Political Culture

  • Alan R. Ball


A political culture is composed of the attitudes, beliefs, emotions and values of society that relate to the political system and to political issues.1 These attitudes may not be consciously held, but may be implicit in an individual or group relationship with the political system. Nor are they necessarily amenable to rigid definition, but, nevertheless, an awareness of the basis of the political culture will allow a more detailed picture of the political system to emerge. This would be difficult if reference were made only to the political institutions and the policy issues of the political process. In Britain there is increasing dissatisfaction with the way the country is governed and weaker attachment to the institutions and processes of government. Consequently, there is now much more discussion of reforming political institutions and more support for political innovations such as membership of the EEC, changes in the electoral system, and for a strengthening of civil liberties.2 However, there is still a fundamental consensus on the major aspects of the political system and lack of support for revolutionary changes, so that we can say that a degree of consensus exists. Where this consensus is weak, there is greater likelihood of the political system being challenged by public disorder or even revolution. The consensus may exist on the goals of the political system as well as the means of reaching those goals.3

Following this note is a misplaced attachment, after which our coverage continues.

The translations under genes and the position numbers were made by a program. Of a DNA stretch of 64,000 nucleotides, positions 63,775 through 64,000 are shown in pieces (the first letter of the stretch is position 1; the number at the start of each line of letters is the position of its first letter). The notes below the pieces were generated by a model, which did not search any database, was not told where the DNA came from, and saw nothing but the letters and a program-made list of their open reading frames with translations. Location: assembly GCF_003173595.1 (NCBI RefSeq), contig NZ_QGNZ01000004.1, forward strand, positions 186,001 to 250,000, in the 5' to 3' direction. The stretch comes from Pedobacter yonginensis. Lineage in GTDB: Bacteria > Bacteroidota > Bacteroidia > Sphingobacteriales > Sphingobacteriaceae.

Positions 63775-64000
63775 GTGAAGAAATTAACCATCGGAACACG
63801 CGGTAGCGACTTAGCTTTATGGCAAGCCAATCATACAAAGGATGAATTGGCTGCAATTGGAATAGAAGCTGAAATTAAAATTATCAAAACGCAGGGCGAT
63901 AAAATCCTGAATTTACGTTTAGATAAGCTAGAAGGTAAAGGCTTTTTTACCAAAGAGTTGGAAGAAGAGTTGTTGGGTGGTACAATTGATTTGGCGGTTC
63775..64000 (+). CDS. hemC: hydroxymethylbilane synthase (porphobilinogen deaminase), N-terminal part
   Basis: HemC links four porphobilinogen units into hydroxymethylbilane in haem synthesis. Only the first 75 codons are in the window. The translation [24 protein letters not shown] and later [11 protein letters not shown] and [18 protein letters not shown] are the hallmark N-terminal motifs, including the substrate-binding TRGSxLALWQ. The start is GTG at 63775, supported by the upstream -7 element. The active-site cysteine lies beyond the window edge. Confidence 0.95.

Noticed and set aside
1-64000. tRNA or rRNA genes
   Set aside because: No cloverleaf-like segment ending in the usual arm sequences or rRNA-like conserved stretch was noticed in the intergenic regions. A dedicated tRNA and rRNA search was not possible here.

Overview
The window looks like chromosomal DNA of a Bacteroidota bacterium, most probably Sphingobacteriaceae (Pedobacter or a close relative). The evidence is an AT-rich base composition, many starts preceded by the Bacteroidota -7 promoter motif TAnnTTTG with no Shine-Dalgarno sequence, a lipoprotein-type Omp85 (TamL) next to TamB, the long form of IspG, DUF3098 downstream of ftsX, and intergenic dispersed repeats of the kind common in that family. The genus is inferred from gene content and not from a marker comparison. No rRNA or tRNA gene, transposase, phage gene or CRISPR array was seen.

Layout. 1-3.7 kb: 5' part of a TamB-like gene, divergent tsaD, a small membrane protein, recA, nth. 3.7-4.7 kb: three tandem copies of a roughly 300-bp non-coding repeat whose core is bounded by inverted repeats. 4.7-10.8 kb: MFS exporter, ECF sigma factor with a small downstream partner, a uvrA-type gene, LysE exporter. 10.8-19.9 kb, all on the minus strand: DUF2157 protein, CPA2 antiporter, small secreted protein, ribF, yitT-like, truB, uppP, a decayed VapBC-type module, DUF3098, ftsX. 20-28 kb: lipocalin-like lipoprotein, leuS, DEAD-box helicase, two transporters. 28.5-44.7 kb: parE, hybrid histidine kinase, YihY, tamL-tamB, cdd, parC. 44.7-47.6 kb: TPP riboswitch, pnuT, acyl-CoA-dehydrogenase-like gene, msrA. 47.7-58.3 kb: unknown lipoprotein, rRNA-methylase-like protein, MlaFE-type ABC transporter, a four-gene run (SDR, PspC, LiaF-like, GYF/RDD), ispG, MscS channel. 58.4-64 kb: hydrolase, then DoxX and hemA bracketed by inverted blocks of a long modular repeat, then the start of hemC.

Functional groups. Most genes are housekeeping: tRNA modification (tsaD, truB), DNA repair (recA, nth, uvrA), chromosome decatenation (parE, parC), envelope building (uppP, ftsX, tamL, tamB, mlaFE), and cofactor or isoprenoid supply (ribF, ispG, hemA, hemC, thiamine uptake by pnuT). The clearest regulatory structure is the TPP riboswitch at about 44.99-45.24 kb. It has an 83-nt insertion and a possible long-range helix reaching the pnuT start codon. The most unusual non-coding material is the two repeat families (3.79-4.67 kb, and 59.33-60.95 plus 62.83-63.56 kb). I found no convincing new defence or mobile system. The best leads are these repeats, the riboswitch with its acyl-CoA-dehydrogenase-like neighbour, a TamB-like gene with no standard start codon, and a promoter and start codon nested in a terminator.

Political System Political Institution Political Culture Political Attitude National Unity 
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Copyright information

© Alan R. Ball 1988

Authors and Affiliations

  • Alan R. Ball
    • 1
  1. 1.Portsmouth PolytechnicUK

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